In today’s gospel account, the risen Jesus appears to the disciples both on Easter night and a week later. He breathes on them, just as God breathed life into Adam in Genesis. Jesus gives the disciples new life through the gift of the Holy Spirit. And the Spirit is given to them so that they might be instruments of God’s mercy. Just as they will make him present in the breaking of the bread, so too he shares with them the power to forgive or retain sin.
Easter is a time for deepening our relationship with Jesus. What better way to do that than being forgiven and healed of our sins. Too often distance and pain creep into relationships that lack honesty and forgiveness. Jesus knows that. The Council of Trent in 1551 taught that it was this gospel moment in John 20 in which the Lord established the Sacrament of Reconciliation. When we confess our sins to a priest, who takes the place of Jesus, we are healed and reconciled, both to the Lord and to others.
The encounter between Thomas and Jesus the following week assures us that we need not fear judgment of condemnation when we stand before Jesus. Instead, as with Thomas, Jesus meets us where we are, as he calls forth from us faith and trust in him.
When we decide to live for Jesus, we do so as members of his Church, for God’s desire is that we be a community united in Christ. In the first line of today’s reading from the Acts of the Apostles, Luke writes of the four essential priorities of the first Christians: “They devoted themselves to the teaching of the apostles and to the communal life, to the breaking of bread and to the prayers.”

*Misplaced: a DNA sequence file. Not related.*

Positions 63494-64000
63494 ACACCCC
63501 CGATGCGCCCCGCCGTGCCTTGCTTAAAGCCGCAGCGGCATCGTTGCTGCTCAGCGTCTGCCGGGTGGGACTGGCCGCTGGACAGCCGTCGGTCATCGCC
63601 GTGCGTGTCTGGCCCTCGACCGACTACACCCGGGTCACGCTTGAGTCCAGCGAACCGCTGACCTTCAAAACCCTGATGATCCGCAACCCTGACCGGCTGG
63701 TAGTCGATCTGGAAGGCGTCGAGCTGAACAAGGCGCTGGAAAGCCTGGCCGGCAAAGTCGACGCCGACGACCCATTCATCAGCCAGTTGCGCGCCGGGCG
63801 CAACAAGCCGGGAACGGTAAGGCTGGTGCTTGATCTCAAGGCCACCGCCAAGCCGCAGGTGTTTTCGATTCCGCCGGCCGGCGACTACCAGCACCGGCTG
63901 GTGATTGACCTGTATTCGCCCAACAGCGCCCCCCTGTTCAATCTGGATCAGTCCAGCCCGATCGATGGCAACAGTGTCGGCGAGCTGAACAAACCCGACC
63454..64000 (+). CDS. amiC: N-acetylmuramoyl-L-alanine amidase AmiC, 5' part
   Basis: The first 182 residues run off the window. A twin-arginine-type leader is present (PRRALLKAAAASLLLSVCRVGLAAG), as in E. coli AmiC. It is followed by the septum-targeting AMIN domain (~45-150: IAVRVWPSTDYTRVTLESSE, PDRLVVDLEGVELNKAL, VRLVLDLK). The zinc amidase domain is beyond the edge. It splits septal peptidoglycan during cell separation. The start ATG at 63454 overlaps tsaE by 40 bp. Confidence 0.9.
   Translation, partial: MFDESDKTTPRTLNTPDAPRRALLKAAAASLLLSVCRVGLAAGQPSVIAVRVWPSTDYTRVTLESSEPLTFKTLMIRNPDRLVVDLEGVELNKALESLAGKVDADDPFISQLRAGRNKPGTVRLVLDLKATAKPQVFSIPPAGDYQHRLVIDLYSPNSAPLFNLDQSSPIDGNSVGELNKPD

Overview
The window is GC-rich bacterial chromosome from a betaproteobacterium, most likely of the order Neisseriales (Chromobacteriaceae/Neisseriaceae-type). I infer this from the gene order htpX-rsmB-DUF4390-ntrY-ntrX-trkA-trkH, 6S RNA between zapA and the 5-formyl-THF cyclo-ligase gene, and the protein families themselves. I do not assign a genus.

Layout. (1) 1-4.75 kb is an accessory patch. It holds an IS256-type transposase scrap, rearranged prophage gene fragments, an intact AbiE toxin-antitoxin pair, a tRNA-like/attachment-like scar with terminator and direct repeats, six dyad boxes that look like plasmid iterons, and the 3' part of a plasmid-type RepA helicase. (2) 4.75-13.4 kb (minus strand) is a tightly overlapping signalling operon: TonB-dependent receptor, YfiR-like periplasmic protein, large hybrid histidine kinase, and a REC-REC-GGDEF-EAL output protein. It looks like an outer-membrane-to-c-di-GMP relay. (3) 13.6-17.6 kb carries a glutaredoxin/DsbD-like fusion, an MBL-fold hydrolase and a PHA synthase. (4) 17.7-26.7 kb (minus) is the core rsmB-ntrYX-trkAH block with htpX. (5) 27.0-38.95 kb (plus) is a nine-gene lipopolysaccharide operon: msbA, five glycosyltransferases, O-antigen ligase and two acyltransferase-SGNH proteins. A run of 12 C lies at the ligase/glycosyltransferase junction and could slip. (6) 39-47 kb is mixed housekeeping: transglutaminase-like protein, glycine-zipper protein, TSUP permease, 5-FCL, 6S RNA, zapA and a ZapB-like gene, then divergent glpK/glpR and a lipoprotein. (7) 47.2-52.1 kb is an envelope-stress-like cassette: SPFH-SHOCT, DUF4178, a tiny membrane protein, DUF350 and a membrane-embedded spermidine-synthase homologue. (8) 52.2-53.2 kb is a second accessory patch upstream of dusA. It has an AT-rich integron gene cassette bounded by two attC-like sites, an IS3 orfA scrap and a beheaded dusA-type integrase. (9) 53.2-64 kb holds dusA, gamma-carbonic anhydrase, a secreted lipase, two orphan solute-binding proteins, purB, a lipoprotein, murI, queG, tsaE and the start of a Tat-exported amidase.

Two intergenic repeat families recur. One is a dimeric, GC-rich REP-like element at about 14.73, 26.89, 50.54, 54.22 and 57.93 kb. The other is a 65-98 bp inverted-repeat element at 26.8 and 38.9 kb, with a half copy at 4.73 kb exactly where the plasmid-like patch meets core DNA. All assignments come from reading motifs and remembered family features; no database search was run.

Centuries later, these are still the foundations for faithful life as members of the Church. We ought to know our faith as passed down to us from the apostles and their successors. We need to be committed to each other as a community, particularly in caring for those who are in need. We need to have the Eucharist, “the breaking of the bread,” at the heart of our life and worship, and, finally, we need to be people of prayer, both individually and as a community.
Jesus has to be the center of each of our individual lives and of our community life as his Church. The Christian life is not to be lived alone. Instead we commit ourselves to spending time to be with the Lord as a community in prayer and to work together to continue his work. Jesus calls us to be his witnesses, and by doing that to bring others to him.
We are blessed. We have not seen him, but we love him. And in loving him, we trust him. And in trusting him, we open ourselves to all that he wants to give us, especially his mercy.